Turret 14 is supported on hollow shaft 117 and is rotated a quarter turn through gear train 118 by indexing mechanism 119 which indexes core drill 13 successively to each of four stations. After the first index of turret 14, the pineapple carried on the core drill 13 arrives at the second station 14b where the core material is removed from the core drill and ejected into a suitable chute to be carried to the juice processing area. Core ejector rods 121 are carried within each drill spindle (see FIG. 6). The lower ends of rods 121 have pads 122 which ride on segmented annular rails 123 and 124. At second station 14b a rail segment 126 is elevated to push the core ejector rod 121 upward into core drill 13 and eject the core as shown in FIG. 6.

Rail 123 is at a lower elevation for supporting the core ejector rod 121 as it indexes through the first station and rail 124 is at a higher elevation for supporting the rods between the second and fourth stations. After the fourth station 14d, rod 121 falls from upper rail 124 onto lower rail 123. As mentioned, rod 121 is elevated between the lower and upper rails at the second station 14b.

The second indexing of turret 14 moves the pineapple from second station 14b to a third or idle station 14c. As the pineapple traverses between 14b and 14c, it is held by flat blade 21 while the upper end of the fruit is severed by a circular rotating knife 22 (see FIG. 10). Knife 22 is supported at the lower end of shaft 127 held in spaced bearings 128 on the frame and rotated by motor 129 through belt and pulley drive 131 (see FIGS. 2 and 3). A guard 132 shields the outer edge of the rotating knife blade 22. The severed top is free to fall into a suitable chute where it is directed to the cattle feed processing area.

The third indexing of turret 14 brings the pineapple to the fourth station 14d where the pineapple is transferred to peeling spindle 24. Midway in the third indexing, the sharp blade 21 is withdrawn from the pineapple when roller 116 contacts rail section 114b. This allows the pineapple to fall free onto leaf springs 23 where it is supported as shown in FIG. 11.

Transfer of the pineapple from core drill 13 to peeling spindle 24 is performed by C-shaped pusher member 26 carried on vertical shaft 136. Shaft 136 is rotatable to bring the C-shaped pusher 26 to a position around core drill 13 beneath a pineapple as shown in the phantom and full line positions of FIG. 8. Shaft 136 is also movable axially to push the pineapple from core drill 13 onto the axially aligned peeling spindle 24 as shown in FIG. 11. The vertical throw of pusher 26 is such that it allows the lower end of the pineapple to project below the bottom of the peeling spindle so that the lower end can be cut off. As mentioned earlier, the diameter of core drill 13 is smaller than the diameter of the fibrous core of the pineapple such that the pineapple will be supported on peeling spindle 24 by the remaining fibrous core material and so resist later applied torque. Peeling spindle 24 has radial fins 37 extending longitudinally along its outer surface. These fins are adapted to support the pineapple securely through the later peeling and trimming sequences.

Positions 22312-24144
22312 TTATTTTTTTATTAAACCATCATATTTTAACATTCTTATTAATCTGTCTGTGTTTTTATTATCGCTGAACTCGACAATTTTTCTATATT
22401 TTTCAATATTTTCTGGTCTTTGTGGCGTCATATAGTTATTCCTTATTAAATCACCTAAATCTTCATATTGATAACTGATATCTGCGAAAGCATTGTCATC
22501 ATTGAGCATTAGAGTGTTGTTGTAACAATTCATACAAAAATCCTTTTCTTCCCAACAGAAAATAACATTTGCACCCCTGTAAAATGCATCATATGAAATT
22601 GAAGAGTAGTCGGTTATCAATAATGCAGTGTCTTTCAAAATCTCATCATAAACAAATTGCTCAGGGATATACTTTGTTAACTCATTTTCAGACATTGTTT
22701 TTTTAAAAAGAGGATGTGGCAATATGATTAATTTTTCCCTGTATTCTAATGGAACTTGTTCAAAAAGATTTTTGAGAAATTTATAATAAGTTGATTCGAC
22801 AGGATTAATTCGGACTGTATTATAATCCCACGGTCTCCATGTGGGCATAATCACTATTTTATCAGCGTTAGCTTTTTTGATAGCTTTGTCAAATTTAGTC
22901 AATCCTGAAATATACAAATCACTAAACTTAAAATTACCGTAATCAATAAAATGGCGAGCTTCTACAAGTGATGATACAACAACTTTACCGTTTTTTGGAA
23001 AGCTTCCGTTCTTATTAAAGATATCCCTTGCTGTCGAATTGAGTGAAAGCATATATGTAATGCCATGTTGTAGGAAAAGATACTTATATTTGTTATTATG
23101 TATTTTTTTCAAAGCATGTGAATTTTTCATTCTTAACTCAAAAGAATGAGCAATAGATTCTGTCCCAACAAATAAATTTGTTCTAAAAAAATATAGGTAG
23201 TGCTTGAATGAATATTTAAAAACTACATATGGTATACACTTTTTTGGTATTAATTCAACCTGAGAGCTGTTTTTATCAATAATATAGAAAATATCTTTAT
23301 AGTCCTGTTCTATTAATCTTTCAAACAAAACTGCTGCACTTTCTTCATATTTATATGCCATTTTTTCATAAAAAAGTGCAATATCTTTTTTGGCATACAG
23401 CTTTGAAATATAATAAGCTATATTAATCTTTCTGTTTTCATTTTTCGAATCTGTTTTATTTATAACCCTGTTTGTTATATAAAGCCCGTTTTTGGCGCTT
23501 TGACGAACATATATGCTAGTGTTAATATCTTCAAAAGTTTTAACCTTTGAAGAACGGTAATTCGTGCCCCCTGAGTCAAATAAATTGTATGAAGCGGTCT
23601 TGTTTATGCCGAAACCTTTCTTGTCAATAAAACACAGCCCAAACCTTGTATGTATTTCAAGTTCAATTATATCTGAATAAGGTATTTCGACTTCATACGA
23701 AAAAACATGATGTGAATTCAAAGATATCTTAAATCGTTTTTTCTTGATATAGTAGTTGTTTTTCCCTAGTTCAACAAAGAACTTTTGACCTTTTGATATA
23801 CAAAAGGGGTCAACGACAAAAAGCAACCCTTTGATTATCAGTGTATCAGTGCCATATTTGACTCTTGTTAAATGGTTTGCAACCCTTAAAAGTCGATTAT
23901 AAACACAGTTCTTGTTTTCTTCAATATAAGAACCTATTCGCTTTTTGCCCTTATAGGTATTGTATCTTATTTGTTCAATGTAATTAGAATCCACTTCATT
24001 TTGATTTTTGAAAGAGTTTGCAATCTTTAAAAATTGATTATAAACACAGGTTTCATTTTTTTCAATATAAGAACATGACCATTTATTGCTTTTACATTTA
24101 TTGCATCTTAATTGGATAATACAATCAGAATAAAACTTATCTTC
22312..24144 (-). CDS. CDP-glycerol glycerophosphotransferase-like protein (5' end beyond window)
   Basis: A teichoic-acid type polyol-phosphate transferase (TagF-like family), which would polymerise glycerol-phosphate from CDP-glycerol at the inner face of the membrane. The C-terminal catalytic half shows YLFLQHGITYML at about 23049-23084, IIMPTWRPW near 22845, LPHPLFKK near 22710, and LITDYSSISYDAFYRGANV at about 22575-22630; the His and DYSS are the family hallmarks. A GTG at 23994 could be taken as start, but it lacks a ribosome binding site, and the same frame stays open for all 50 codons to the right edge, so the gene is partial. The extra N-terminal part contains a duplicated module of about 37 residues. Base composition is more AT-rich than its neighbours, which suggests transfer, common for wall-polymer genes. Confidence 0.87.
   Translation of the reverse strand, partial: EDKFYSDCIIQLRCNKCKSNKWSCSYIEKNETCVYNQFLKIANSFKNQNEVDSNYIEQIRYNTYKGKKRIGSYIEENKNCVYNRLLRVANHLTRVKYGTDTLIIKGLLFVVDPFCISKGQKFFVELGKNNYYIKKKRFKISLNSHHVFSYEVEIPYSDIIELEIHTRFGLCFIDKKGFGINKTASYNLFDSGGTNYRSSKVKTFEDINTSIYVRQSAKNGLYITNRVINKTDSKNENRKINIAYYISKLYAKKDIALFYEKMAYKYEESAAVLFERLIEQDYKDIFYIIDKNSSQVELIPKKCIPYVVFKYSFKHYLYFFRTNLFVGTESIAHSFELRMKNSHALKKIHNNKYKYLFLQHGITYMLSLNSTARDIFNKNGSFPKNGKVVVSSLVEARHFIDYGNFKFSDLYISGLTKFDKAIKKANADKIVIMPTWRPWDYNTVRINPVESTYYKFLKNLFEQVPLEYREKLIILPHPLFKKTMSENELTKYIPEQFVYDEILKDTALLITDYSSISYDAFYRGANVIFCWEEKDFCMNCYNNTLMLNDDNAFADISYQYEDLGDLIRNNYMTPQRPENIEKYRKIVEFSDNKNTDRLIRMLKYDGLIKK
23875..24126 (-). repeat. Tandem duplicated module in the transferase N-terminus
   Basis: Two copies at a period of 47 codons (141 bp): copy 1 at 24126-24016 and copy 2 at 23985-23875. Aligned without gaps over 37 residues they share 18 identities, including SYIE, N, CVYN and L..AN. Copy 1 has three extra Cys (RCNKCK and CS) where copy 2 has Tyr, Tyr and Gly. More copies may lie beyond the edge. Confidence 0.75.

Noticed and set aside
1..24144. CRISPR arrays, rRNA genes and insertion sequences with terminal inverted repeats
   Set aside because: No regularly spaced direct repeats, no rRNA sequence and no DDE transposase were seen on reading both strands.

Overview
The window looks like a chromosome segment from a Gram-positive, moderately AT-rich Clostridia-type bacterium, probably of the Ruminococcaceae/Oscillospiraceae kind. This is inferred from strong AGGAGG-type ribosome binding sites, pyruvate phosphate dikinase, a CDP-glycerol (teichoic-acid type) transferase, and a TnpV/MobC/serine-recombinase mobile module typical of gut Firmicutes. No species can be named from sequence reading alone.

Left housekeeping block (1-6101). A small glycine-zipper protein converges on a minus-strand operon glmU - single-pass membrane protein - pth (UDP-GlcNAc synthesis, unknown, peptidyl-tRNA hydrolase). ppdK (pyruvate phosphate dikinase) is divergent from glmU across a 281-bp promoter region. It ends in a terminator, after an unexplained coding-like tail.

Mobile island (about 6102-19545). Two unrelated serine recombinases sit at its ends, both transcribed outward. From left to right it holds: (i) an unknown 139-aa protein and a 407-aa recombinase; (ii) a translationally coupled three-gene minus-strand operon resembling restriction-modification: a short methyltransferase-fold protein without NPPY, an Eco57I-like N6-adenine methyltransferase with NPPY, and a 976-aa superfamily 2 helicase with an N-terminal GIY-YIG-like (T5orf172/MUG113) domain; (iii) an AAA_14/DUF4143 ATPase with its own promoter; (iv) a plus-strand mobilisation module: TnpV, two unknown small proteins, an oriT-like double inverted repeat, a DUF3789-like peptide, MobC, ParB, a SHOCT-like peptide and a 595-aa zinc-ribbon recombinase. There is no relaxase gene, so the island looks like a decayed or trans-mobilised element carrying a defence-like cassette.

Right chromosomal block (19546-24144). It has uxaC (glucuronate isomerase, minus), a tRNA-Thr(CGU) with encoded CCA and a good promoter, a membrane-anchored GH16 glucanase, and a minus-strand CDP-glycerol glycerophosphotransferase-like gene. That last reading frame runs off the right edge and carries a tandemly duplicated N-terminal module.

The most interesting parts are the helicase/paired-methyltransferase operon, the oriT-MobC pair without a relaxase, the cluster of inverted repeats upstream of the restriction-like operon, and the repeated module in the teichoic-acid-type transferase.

In the preferred embodiment, six peeling spindles 24 are equidistantly spaced around peeling turret disc 28. Each spindle is journaled for rotation in a bearing hub 138 carried on disc 28. Each spindle shaft extends above hub 138 and carries friction drive disc 139 at its upper end. Thus, the peeling spindle 24 depends from the lower end of the turret disc 28 and the peeling drive mechanism is above the turret disc and isolated from the pineapple and peelers (see FIG. 13).

Peeling turret disc 28 is bolted to the output 64 of indexing mechanism 66 through boss 142. Index mechanism 66 is supported on column 63 and is driven by chain and sprocket drive 143 in a timed sequence by a prime mover as described hereinafter.

At the end of the first peeling turret index, the pineapple is moved from the incoming transfer station 27a to the first peeling station 27b. There are four peeling stations, a first 27b, second 27c, third 27d and fourth 27e, each having an array of peeling cutters 31 which are formed to peel alternate bands of material from the pineapple. The first and second peeling stations 27b and 27c remove the outer skin from the pineapple to a depth of about 1/4 inch. The third and fourth peeling stations 27d and 27e remove a greater amount of material to a depth of about 3/8 inch on medium pineapple and remove the remaining eyes from the pineapple. The depth of cut is adjustable as required to suit the eye depth of the fruit being run. Correspondingly, this latter cut removes some usable pineapple meat which may be processed for juice.